How to Gain a Hedged Trading Edge
For now, we can rest somewhat easy that the stock market has whistled through the graveyard and emerged into the sunshine.
This allows us to get back to our discussion of hedge funds that we started several weeks ago but had to postpone.
A couple of weeks ago, we talked about how the California Public Employee Retirement System (Calpers) decided to quit investing in hedge funds.
Many in the media have proclaimed the death of hedge funds. As we discussed, this is far from the case, but there are problems in the traditional hedge-fund business model that need to be addressed.
The thing is, hedge funds impact stock prices much more than they have in the past. That’s because “hedgies” are such active traders that they can move markets quickly and sometimes in a big way.
By contrast, mutual fund managers and traditional managers for the most part adopt much more of a buy-and-hold strategy and trade less.
My thinking is that, by understanding how hedge fund managers operate, we can better take advantage of their inefficiencies.
Why Hedge Funds Work
First, let’s define a hedge fund. It’s a fund that is both long and short stocks — and/or other asset classes like bonds or commodities.
Its goal is to reduce the exposure of only owning stocks by shorting stocks.
Most mutual funds only buy stocks. So, when the market is moving higher, a mutual fund that is 100% invested generally gets rewarded with almost a 100% gain of the major equity indexes like the S&P 500.
That’s the good news for mutual funds and the investors who have money in them.
The bad news is that, when markets correct, a mutual fund will probably lose as much as the S&P 500 — or more, depending on the stock-selection process used.
Meanwhile in an up market, a hedge fund may not make 100% of the gain of the index … but it also won’t lose as much when the market corrects.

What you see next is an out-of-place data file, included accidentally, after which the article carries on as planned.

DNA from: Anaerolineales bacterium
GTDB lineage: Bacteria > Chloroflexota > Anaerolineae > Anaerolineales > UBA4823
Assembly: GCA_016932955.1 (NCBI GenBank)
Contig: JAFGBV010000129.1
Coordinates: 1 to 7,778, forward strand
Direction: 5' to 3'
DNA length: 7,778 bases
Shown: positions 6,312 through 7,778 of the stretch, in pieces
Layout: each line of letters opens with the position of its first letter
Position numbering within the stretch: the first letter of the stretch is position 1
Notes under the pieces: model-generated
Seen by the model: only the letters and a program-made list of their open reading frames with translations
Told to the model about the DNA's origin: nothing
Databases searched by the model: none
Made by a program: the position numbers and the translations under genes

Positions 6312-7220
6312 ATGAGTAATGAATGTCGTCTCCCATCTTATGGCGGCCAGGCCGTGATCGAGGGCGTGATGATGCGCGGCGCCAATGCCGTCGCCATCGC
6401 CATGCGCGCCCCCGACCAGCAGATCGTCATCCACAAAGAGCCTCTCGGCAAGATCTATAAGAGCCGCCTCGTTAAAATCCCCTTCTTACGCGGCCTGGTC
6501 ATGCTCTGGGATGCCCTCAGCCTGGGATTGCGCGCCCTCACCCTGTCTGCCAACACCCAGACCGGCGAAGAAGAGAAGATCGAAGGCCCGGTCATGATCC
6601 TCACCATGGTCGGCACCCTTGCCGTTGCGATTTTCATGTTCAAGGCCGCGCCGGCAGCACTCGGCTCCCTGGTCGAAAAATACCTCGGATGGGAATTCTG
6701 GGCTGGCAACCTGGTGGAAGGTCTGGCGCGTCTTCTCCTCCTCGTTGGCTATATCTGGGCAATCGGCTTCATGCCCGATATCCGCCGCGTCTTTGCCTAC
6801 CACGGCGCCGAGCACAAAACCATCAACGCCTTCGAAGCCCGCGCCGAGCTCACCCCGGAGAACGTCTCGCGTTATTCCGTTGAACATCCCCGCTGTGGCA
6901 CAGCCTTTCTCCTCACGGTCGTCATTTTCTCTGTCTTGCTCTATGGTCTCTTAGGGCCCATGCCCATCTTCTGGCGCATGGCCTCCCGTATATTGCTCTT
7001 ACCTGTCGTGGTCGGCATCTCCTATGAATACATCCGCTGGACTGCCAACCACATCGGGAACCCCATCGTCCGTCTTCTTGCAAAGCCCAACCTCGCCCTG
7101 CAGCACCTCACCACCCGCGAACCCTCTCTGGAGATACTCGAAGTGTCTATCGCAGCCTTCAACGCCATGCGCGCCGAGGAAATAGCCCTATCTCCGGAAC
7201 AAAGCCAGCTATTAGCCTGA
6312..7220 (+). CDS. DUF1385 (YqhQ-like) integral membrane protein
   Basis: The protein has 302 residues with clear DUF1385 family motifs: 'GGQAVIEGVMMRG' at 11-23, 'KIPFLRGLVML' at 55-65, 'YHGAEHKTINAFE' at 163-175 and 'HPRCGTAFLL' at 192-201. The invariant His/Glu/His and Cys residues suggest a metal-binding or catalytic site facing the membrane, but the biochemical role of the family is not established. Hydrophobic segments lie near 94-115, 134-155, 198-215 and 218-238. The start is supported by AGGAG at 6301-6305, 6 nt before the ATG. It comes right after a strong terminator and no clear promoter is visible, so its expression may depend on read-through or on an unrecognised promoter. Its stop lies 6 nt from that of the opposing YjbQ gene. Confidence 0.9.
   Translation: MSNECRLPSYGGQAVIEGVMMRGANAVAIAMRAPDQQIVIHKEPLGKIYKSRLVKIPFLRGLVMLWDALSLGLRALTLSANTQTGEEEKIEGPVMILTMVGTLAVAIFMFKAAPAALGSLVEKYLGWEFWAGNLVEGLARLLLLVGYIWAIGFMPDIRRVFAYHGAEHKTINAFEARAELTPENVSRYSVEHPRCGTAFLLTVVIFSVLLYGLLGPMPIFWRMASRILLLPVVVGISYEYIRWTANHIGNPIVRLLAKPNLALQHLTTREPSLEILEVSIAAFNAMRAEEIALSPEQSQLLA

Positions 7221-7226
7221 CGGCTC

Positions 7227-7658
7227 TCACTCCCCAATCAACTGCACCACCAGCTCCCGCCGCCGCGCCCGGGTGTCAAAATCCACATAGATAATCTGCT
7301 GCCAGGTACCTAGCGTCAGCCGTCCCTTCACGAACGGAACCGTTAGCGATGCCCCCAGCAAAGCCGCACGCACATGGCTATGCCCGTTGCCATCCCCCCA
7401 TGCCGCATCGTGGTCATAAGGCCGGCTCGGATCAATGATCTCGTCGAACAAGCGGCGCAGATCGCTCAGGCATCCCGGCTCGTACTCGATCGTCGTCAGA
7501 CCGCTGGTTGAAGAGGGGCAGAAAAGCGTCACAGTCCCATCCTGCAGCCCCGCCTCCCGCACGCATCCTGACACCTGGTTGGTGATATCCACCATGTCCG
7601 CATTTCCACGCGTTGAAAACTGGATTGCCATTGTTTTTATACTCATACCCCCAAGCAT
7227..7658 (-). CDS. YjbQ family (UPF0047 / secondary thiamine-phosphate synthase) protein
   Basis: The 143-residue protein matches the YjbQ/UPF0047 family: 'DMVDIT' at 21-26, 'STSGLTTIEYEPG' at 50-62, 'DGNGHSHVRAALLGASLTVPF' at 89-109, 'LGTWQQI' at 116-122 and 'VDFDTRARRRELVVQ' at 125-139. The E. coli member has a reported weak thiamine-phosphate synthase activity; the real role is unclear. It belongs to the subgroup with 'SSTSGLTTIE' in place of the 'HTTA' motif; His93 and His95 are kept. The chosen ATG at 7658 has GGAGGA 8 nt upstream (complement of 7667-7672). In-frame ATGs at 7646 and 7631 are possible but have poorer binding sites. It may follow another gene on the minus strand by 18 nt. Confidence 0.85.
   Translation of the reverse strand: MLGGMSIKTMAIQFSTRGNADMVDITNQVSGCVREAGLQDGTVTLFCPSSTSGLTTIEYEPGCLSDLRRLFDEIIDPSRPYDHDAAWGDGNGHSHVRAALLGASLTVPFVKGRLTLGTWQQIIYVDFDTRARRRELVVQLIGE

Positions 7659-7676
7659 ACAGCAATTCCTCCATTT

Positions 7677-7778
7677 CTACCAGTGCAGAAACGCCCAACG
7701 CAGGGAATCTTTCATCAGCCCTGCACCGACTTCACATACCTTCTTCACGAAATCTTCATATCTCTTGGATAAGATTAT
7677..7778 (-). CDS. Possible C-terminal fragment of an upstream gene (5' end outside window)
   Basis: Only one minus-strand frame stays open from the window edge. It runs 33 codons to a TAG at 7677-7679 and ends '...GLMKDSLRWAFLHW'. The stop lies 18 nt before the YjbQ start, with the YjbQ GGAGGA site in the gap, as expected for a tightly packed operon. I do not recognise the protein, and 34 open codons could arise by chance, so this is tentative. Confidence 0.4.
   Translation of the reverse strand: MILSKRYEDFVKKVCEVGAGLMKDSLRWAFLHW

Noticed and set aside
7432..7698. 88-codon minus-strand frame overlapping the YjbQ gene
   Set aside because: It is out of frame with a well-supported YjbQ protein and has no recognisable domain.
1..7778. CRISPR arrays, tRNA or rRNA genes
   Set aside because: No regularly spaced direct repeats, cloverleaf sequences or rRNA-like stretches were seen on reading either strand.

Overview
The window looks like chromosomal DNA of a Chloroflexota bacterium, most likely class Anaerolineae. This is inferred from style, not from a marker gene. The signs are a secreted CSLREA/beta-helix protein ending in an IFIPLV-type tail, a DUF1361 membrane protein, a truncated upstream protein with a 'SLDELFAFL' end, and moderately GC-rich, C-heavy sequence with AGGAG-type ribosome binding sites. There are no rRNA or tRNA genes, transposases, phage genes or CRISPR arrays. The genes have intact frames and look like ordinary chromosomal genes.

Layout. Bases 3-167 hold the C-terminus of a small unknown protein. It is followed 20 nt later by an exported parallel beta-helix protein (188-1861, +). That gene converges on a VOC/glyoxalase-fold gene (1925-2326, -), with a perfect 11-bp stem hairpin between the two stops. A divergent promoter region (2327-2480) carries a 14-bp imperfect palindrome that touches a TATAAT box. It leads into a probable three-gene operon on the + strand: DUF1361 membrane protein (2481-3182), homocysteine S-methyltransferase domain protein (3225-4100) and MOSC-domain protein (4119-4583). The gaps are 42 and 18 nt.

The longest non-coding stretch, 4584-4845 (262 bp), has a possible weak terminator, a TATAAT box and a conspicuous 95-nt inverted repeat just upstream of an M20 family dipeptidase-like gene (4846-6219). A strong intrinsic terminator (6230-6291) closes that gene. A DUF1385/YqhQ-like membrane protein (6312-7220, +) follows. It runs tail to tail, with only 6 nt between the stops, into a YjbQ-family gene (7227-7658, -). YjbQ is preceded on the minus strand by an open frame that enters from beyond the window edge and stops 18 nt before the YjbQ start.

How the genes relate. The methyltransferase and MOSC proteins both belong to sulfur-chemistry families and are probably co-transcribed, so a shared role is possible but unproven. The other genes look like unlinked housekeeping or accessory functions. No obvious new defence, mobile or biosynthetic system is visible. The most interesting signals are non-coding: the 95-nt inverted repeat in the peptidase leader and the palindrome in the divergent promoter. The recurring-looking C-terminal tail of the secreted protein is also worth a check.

The hedge fund’s goal over time is to generate 1%-2% in gains, month after month. That is easier said than done, and this year validates that statement.
Hedge Funds’ Secrets to Trading Success
Hedge funds can move from net long (greater long exposure minus short exposure) to net short (greater short exposure minus long exposure) if the fund believes that the market is overvalued.
There are several variations on this style.
- The first is long/short, as described above.
- The second is market-neutral long/short. This means the fund is always long the same amount the fund is short. The goal here is that stock picking works leading to consistent gains.
- The third is a macro hedge fund. A macro hedge fund drives its stock selection on its economic outlook.
Let’s look at how these styles have fared this year …
The S&P 500 was up 7.25% year-to-date through Wednesday’s close. Meanwhile, the Russell 2000 was down 1.48%.
The average long/short fund is up 3.22% through the end of September. Market-neutral is down -1.52% and global macro is down 2.63%.
The best hedge return has come from managed futures, which have returned 6.37%. The conclusion is that hedge funds as an asset class are lagging the market.
Why Aren’t Hedge Funds
Rolling in Profits Right Now?
The lag is due to just more than the volatility seen in the second half of the year. Much of it has to do with the parameters set on how they can invest.
Many long/short managers have to have an equal beta on the long and short side. Beta is defined as risk.